Predictive Maintenance is one of the largest application areas of Industrial IoT. But, how to use IoT Predictive Maintenance to increase production efficiency in different industries? What are the benefits, which sensors are available, and how to get started? This blog gives a full overview and examples for IoT Predictive Maintenance!
What is Predictive Maintenance?
Maintenance has always been an intrinsic part of any production. A good maintenance plan ensures safe operations, equipment availability and reduces costs. Maintenance includes the troubleshooting, repairing, controlling and verifying physical equipment, and contributes to the improvement of industrial processes. According to Gouriveau et. al., the last 20 years have meant new requirements for maintenance in terms of quality, safety and costs. As industrial equipment become more complex, they require greater competence in maintenance as well.
IoT Predictive Maintenance Techniques
Predictive Maintenance (PdM) techniques are used to determine when in-service equipment need repairment. Predictive Maintenance, also known as condition-based maintenance, is based on real-time analysis of data from the industrial equipment. The objective is to prevent unexpected failures without costly and inconvenient routine checks, or any unnecessary downtime.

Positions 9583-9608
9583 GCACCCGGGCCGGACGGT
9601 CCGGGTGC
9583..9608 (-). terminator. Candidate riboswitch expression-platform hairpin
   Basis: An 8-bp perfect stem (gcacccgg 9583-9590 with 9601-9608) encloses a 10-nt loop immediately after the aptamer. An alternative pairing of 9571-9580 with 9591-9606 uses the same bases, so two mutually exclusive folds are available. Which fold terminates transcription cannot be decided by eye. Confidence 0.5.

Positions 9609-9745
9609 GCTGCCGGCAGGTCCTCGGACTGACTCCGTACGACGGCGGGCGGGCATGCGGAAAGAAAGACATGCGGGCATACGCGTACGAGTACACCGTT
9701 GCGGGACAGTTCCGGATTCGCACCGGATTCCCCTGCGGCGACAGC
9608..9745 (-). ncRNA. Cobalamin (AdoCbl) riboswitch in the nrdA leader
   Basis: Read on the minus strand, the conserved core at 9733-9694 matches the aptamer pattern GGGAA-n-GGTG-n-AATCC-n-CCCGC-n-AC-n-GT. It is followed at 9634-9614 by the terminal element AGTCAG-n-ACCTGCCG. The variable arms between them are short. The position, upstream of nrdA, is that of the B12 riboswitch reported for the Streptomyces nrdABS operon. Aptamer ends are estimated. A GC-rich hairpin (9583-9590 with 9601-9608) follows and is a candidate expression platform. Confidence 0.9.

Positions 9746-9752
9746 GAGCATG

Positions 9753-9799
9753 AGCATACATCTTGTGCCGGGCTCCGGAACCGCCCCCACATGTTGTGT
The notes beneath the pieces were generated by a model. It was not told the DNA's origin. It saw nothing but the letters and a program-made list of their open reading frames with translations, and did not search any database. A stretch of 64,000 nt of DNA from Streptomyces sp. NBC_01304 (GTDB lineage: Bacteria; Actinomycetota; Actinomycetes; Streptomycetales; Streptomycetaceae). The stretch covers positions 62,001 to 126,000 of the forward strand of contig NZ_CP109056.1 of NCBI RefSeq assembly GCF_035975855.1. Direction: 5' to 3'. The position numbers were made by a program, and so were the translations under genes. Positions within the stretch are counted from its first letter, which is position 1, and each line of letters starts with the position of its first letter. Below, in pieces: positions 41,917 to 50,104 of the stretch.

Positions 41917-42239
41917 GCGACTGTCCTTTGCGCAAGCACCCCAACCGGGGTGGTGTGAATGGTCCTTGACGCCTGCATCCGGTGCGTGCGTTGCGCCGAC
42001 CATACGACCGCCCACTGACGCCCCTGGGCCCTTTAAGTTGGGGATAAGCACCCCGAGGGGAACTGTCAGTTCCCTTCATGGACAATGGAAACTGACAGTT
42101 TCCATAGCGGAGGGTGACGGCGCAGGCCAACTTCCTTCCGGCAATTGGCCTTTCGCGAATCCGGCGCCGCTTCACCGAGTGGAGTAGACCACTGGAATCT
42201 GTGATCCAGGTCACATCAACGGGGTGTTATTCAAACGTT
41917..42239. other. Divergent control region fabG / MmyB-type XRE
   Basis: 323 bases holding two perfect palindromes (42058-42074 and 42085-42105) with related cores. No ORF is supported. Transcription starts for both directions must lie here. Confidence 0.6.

Predictive maintenance requires condition monitoring. This means the continuous monitoring of machines during process, to ensure optimal use. Condition monitoring can be done continuously, periodically and remotely. First, production or machines are monitored continuously, with data collected on critical moments. Periodic monitoring gives analysis over the changing vibration behaviour. And finally, remote monitoring enables the equipment to be kept an eye on from a remote location.
Data Collection and Processing
Data collection and processing is one of the main components of Predictive Maintenance. The data collected can be based on physical phenomena such as vibration, temperature, pressure, voltage, light dispersion or humidity. Other kind of data can be, e.g. process deviations, raw material quality, control settings, or machine specification. Technology has made it possible to monitor machines and equipment continuously. This is done by using different kinds of sensors to assess the degradation and predict the failures ahead of time.